Too Little, Too Late, by Tyler Smith

12 Jul

Peyton Reed’s Ant-Man and the Wasp is a pleasant enough diversion, with some clever sequences, but never really adds up to anything more than a placeholder within the Marvel Cinematic Universe. Perhaps that’s okay, though. With the weight of everything that has been going on in the MCU, maybe a light, effects-heavy romp is just what the doctor ordered. Certainly, one of the interesting elements of this franchise is that we can have different tones from one film to another, with the Captain America films feeling notably different than the Guardians of the Galaxy movies, for example. However, ten years in and we’ve been trained to understand that everything affects everything else and that no hero, regardless of how isolated he may seem, is ever truly alone. So while Ant-Man and the Wasp is often a very amusing film – sometimes downright funny – it’s hard to reconcile it with the current tone of the larger franchise. And so the feel of the film is somewhat diminished and I found myself adopting a fatalistic mindset, wondering what the point of all this is, knowing what we do about the larger universe.

The story picks up shortly after Captain America: Civil War, in which Ant-Man played a crucial role in the pivotal battle. Since then, Scott Lang (Paul Rudd) has been placed under house arrest, waiting out his sentence with occasional visits from his beloved daughter. Meanwhile, Hank Pym (Michael Douglas) has been working with his daughter Hope (Evangeline Lily) on a way to recover Pym’s wife, Janet (Michelle Pfeiffer), from the Quantum Realm, which she disappeared into decades before. Also jumping into fray is a mysterious woman called Ghost (Hannah John-Kamen), whose ability to phase through objects makes her a formidable enemy. Other scientists and businessmen – played by veteran character actors like Laurence Fishburne and Walton Goggins –  show up to further complicate matters.

If this sounds like a lot of characters, that’s because it is. While the title suggests that there are two leads in the film, the eventual film is informed much more by its ensemble than by any singular character, titular or not. This is probably a wise choice, as it became clear to me in the first Ant-Man that Paul Rudd is not able to carry this franchise on his own. While Rudd is a strong actor in the right roles, he doesn’t seem able to elevate the character of Ant-Man, who may well be the most simplistic character of the film, while also being frustratingly contradictory. At times, he appears to be an idiot, tripping over his words and doing the wrong thing. Then, a couple scenes later, he is brilliant, improvising technical solutions to complex scientific problems. Add to that a strange earnestness, as he lectures others about the difficult lives of ex-cons, and we have a character that is hard to get a handle on, which is death for a superhero movie. Again, this is not to imply that Paul Rudd is a bad actor in general; just that the writers didn’t give him a lot to work with here (or maybe too much), and he often appears lost.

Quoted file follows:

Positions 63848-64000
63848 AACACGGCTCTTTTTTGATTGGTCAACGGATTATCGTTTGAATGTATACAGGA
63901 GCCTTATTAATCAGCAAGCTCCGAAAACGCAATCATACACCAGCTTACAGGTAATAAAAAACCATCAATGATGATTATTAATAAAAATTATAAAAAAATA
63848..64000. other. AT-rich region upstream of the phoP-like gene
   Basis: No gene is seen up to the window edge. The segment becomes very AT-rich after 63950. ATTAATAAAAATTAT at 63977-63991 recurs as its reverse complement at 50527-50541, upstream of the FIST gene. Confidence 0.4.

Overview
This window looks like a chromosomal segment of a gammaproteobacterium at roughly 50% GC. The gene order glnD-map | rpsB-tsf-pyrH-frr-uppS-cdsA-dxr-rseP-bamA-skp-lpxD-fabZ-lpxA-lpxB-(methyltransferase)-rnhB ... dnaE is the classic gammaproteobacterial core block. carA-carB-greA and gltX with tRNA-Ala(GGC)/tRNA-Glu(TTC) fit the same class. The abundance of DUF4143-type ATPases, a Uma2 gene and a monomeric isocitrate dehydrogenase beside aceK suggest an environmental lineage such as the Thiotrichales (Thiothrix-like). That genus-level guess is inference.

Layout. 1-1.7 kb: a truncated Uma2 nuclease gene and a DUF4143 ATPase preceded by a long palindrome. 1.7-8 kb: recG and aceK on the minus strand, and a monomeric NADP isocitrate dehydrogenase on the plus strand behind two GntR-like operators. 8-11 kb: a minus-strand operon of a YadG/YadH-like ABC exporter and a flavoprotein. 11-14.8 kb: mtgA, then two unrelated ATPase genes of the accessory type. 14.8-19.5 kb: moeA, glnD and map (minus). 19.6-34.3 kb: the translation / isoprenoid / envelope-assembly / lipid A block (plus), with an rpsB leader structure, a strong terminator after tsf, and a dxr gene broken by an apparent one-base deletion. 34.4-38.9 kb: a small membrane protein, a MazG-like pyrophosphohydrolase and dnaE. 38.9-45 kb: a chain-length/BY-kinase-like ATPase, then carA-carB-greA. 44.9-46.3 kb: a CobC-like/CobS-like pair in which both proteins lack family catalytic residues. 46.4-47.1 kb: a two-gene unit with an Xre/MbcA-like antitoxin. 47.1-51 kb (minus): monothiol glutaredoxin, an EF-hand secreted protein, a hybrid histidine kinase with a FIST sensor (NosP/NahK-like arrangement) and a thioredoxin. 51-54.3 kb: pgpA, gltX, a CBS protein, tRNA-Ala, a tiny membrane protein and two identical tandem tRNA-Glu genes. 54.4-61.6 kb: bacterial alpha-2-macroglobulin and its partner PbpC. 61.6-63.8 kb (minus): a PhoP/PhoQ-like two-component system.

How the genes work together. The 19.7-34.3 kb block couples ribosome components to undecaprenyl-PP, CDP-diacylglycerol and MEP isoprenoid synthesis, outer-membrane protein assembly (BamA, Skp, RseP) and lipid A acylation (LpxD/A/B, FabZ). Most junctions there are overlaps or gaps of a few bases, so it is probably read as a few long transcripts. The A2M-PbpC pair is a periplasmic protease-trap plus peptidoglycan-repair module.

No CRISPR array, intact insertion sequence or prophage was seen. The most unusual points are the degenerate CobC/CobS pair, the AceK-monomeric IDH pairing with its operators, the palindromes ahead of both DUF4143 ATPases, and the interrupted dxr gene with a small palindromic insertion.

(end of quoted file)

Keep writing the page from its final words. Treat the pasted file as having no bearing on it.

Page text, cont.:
The rest of the cast turns in solid work, with Michael Peña stealing the show whenever he’s on-screen. His Luis is a hyperactive, optimistic ex-con whose energy is infectious. He elevates every scene he is in until it becomes a delightful comic set piece. Walton Goggins’ ruthless businessman character is often superfluous, until he is face to face with Peña. Suddenly, they develop a back and forth that is so hilarious that I often wished the movie would abandon its primary story and just follow these guys for a couple hours.

There’s nothing officially wrong with the story as is. Much like the first film, the stakes are high even in the midst of a fairly narrow scope. And yet for some reason it never quite comes together. The humor, so often the glue that holds these Marvel films together, here acts as a distraction, undercutting the importance of our characters’ goals. And suddenly something that should mean so much to the audience – due to its value to the characters – slowly dissolves into a mundane McGuffin.

Ant-Man and the Wasp is, in many ways, a perfectly serviceable film. The action is fun and the characters are interesting enough. Unfortunately, as the world of Marvel falls into complete chaos, with only a handful of our favorite characters left behind to grieve their massive loss, a film that is merely functional just doesn’t cut it anymore. The downside of Marvel’s training its audience to think of all of these films as interconnected is that it becomes increasingly difficult for us to reconcile conflicting tones from one film to the next. The Ant-Man films have always seemed to me like outliers, eager to break into the big time, but lacking both the weight and the conviction to be a vital part of something bigger. And the sad result is that everything in these films winds up seeming so very small.

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